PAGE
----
A private Christian university in Seattle is being investigated by the state of Washington over an anti-LGBTQ hiring policy that has prompted months of campus turmoil.
State Attorney General Bob Ferguson released a statement Friday confirming his office sent a letter to Seattle Pacific University in early June seeking information regarding its alleged discrimination against LGBTQ staff members through its “employee lifestyle expectations” policy. The policy requires staffers to refrain from “cohabitation, extramarital sexual activity and same-sex sexual activity," and those who violate it face disciplinary action, including the possibility of employment termination.
The June letter did not outwardly accuse the university of violating the state’s anti-discrimination laws, but it said state prosecutors had “learned of information” that suggested the university was violating state law by discriminating against faculty and staff on the basis of sexual orientation.
The letter asked the university’s general counsel to produce answers to four written questions about the institution’s hiring policy, as well as complaints going back to 2017.
In response to the June letter, Seattle Pacific filed a federal lawsuit in district court last week, saying that based on protections of religion and speech it should not have to comply with the state’s request. The suit alleges the university’s mission of Christian education is “under fire” from Ferguson and that the probe asks about “confidential religious matters” that are beyond the attorney general’s purview.
In the suit, the university confirms it holds “traditional Christian beliefs” about marriage and sexuality. The Free Methodist Church, with which the school is affiliated, believes sexual intimacy should be between a man and a woman but is “committed to the dignity and worth of all humans,” including the LGBTQ community, the suit says.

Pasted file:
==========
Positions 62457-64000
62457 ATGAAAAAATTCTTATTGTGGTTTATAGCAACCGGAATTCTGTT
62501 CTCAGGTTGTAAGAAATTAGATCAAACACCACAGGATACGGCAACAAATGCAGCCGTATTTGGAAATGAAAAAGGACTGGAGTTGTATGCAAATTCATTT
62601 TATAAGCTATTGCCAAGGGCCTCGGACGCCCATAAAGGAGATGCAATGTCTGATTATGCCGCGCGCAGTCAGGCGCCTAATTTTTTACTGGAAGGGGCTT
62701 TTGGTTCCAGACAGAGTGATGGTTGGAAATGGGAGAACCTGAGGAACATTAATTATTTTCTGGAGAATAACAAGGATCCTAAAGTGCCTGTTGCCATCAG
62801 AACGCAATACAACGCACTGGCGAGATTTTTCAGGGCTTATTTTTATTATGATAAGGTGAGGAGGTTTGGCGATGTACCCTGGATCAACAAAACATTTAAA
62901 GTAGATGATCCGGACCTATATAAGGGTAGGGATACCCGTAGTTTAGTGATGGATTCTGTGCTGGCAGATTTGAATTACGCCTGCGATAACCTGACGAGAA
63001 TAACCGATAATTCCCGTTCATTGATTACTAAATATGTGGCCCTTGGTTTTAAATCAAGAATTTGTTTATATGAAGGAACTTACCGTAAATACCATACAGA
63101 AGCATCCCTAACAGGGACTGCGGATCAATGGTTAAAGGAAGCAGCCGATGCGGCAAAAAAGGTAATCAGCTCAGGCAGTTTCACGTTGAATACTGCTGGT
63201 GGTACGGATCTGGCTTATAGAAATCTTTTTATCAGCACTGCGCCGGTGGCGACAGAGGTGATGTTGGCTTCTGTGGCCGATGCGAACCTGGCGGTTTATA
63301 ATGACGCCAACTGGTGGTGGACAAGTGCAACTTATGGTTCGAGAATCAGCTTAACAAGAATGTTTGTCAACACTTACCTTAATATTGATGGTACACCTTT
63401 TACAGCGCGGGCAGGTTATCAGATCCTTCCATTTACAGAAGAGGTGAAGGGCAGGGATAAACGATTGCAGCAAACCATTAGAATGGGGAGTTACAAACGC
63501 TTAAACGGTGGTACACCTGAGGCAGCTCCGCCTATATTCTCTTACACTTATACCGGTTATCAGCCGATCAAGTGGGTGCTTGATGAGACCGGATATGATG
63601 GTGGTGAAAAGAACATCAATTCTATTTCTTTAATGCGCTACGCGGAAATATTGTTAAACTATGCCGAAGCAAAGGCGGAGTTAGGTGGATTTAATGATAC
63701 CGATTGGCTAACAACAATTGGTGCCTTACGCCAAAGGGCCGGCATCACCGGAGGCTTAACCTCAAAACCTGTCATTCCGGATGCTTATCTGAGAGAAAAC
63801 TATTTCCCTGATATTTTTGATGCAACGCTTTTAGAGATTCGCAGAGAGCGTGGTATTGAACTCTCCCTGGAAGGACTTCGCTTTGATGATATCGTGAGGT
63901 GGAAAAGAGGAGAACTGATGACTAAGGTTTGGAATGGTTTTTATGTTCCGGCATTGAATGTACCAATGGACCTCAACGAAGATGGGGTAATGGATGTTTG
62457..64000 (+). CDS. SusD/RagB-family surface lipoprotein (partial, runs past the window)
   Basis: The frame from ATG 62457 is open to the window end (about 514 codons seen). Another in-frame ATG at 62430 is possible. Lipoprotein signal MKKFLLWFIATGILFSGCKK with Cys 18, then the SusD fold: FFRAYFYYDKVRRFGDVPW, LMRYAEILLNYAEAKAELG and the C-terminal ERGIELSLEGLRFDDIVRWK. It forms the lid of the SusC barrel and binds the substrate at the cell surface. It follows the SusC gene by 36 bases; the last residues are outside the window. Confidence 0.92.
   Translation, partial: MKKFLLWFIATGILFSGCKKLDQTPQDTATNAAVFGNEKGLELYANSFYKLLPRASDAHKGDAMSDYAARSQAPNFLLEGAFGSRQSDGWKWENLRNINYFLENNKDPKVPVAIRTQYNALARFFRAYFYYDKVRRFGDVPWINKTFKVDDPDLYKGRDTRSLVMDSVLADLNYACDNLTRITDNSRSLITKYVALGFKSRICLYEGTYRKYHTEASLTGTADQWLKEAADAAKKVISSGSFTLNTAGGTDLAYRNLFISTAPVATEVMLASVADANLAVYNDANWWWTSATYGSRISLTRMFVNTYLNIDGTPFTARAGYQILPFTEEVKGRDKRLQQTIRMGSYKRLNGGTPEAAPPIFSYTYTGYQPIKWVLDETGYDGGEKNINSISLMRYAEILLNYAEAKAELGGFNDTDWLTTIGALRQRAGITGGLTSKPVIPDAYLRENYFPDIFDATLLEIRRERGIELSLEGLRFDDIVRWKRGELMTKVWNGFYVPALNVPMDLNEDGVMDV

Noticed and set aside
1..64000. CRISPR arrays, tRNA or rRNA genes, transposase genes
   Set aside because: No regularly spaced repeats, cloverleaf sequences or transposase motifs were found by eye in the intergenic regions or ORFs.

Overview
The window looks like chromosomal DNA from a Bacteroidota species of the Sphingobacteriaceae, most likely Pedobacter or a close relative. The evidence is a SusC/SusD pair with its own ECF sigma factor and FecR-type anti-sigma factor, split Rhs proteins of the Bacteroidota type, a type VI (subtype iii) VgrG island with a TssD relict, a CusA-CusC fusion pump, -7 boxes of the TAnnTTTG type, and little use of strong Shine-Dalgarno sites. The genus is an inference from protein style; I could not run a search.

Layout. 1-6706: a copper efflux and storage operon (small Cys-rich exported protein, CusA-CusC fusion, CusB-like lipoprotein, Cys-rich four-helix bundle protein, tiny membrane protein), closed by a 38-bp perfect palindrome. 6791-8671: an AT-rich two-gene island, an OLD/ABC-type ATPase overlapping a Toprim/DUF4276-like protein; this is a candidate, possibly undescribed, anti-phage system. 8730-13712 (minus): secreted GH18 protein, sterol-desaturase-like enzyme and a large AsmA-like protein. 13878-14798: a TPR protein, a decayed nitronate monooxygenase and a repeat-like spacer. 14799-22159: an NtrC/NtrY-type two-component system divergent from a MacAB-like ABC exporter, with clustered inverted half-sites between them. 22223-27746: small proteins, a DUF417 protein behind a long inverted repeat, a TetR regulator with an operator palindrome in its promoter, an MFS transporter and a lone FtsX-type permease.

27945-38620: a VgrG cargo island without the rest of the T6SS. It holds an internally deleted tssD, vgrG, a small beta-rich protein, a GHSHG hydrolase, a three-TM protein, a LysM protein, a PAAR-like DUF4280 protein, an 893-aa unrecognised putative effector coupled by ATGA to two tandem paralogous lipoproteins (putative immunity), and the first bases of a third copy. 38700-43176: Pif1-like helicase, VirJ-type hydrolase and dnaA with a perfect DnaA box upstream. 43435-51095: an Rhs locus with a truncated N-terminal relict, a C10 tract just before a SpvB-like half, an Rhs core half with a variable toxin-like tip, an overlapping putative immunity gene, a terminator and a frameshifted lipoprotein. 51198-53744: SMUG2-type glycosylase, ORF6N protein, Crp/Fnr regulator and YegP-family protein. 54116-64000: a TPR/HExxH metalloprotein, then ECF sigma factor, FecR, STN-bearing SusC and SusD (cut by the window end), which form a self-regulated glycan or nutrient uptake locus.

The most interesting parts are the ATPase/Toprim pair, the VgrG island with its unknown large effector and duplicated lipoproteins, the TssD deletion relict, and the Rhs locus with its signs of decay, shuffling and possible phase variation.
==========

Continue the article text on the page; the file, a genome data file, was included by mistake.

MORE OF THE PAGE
Lori Windham, senior counsel at religious liberty nonprofit Becket Law, which is representing the university, said Ferguson “singled out” Seattle Pacific because of its Christian beliefs.
“For years, American courts have been clear that external officials cannot dictate how religious institutions live out their faith commitments,” Windham said in an email. “Our laws protect religious universities from unlawful demands by governmental officials.”
In Friday's statement, Ferguson called the lawsuit a demonstration that Seattle Pacific University believes it is “above the law.”
Seattle Pacific has been marred by months of controversy following the decision by its board of trustees in late May to uphold its “employee lifestyle expectations” policy. The move prompted the resignation of two trustees and a wave of student protests, which included a viral moment earlier this summer in which some seniors, during their graduation ceremony, refrained from shaking the interim president’s hand and instead handed him an LGBTQ Pride flag. Last month, student activists ended a monthlong sit-in, vowing to file a lawsuit of their own.
Seattle Pacific University is among the 180 colleges listed by the LGBTQ nonprofit Campus Pride as “the absolute worst, most unsafe campuses for LGBTQ youth.”